This is the best looking of the transfers I have yet seen in the series, although the standard does dip just a little in the vastly different quality of the videotaped episode. The latter has a distinctly more diffuse, and somewhat three-dimensionally false, image than the filmed episodes and this does not necessarily translate well to DVD - although it should be said that it is by no means terrible. The problems are highlighted more in little ways, like the darkened flare of the match flame. In general, these seem to be much brighter transfers than previously and this is especially noticeable in The Sixteen-Millimeter Shrine and Mr Denton On Doomsday. The overall result is a somewhat more sharp transfer than usual with significantly more detail, which really helps in The Sixteen-Millimeter Shrine especially, as this has quite a detailed set. It is perhaps a pity that the videotaped episode is included here, as I think that the differences are heightened by the better quality of the filmed episodes compared to normal. Clarity is reasonably good throughout, and grain does not appear to be a significant problem here at all. There is no low-level noise in the image, and the shadow detail is quite acceptable.
The black and white presentation of these episodes is a little better than the standards of the earlier volumes in the series. Whilst they miss out on being really solid blacks and whites, since that is not the nature of the transfers in general, they are much more detailed in the greys than usual. The videotaped episode is again much different in tone, but in this area is far less of a concern when compared to the rest of the episodes.
There did not appear to be any significant MPEG artefacts
in the transfer. Film-to-video artefacts however were again generally improved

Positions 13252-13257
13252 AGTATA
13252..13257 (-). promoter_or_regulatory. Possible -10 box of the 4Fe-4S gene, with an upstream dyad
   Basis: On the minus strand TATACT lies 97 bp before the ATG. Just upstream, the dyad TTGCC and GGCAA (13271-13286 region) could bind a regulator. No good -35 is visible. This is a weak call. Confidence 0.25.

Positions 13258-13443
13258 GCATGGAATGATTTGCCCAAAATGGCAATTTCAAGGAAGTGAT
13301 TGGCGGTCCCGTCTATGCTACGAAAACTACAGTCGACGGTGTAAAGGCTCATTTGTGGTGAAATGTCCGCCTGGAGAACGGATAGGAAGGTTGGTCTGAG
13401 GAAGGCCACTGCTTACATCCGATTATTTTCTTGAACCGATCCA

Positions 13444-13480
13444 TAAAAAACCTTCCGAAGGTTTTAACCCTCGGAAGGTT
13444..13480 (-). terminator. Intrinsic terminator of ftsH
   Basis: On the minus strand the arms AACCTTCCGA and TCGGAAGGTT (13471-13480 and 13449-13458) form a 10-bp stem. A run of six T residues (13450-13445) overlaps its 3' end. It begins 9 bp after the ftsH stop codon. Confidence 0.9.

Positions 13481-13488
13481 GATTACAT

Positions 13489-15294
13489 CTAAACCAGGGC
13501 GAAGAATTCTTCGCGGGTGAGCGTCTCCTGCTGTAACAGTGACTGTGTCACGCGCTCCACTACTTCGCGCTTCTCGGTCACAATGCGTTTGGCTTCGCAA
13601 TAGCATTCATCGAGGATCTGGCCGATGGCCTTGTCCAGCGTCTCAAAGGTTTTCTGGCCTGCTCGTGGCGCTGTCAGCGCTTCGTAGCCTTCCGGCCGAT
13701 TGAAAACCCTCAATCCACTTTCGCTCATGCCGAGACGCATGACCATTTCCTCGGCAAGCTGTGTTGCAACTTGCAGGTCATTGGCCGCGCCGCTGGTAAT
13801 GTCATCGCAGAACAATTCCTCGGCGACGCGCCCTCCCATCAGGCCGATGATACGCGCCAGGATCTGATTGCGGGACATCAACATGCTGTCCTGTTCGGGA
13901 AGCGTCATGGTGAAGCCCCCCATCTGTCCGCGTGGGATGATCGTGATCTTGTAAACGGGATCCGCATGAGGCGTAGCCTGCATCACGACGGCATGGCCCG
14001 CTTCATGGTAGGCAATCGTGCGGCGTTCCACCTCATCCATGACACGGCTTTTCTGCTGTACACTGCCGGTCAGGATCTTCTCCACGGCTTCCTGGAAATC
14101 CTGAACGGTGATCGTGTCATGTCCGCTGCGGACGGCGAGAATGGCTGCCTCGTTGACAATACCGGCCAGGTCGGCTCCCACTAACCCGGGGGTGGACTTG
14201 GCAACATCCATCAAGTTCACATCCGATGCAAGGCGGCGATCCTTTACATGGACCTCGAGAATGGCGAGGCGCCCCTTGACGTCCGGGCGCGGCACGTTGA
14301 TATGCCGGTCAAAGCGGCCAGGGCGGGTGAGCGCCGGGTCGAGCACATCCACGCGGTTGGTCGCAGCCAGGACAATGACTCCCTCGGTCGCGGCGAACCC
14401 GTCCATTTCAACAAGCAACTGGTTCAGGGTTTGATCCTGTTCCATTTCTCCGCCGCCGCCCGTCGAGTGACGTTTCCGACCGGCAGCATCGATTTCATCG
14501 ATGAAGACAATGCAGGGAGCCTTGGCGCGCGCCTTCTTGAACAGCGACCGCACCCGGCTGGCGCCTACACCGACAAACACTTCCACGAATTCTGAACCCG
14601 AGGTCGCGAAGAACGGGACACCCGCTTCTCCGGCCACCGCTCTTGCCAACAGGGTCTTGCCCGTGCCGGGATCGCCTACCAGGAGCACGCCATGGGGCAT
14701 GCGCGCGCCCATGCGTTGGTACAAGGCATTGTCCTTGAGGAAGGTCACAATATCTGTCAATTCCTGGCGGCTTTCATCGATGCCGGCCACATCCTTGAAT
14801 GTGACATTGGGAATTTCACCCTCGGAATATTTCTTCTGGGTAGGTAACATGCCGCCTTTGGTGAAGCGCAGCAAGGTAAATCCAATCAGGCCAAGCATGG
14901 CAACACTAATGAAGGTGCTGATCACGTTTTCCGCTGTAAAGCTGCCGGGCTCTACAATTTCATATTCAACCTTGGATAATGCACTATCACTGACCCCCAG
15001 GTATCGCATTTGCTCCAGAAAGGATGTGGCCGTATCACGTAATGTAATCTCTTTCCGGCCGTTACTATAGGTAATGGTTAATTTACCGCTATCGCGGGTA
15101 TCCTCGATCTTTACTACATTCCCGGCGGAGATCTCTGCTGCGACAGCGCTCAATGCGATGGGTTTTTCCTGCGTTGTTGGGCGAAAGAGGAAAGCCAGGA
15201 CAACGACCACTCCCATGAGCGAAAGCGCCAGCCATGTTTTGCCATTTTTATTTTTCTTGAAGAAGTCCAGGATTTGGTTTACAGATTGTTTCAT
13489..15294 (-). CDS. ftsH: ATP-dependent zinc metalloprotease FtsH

here, with The Trade Ins being noticeably free of aliasing.
These would rate as the cleanest transfers in the series yet as far as
film artefacts go, and this is an especially noticeable thing even though
the film artefacts are generally not particularly distracting in the other
The dialogue for all episodes was clear and easy to understand, and there did not appear to be any audio sync problems in the transfer at all.
The music for all episodes barring The Sixteen-Millimeter Shrine is derived from those ever handy stock sources. As ever, there is nothing overly memorable here at all in those episodes. However, that for The Sixteen-Millimeter Shrine comes from the very apt choice of Franz Waxman and suitably melodramatic it is - very reminiscent of films of the period of the subject matter.
This is virtually identical to the earlier volumes
in the series and therefore there really is not an awful lot to add about
the soundtrack, as it is obviously a reflection of the limitations of the
period in which it was recorded and the medium for which is was recorded.
The soundtracks are generally free from any distortion or congestion and
this is actually very decent sounding mono. Naturally, you can forget about
every speaker apart from the centre speaker here! Sorry about repeating
this all the time, but there really is not much that I would quibble about
with the soundtracks offered up on these DVDs, given the source and age
of the material. There is only one issue that should be noted: in the videotaped
episode, the dialogue at times is a little recessed where the character
is to the rear of the picture. My guess is that 'tis is an inherent problem
with the videotape that could not be satisfactorily overcome by ADR work
in the time, or money, available to get the episode on the air.
|Surround Channel Use|
© Ian Morris (have
a laugh, check out the bio)
5th November 2000
|DVD||Pioneer DV-515; S-video output|
|Display||Sony Trinitron Wega 80cm. Calibrated with the NTSC DVD version of Video Essentials.|
|Audio Decoder||Built in|
|Amplification||Yamaha RXV-795. Calibrated with the NTSC DVD version of Video Essentials.|
|Speakers||Energy Speakers: centre EXLC; left and right C-2; rears EXLR; and subwoofer ES-12XL|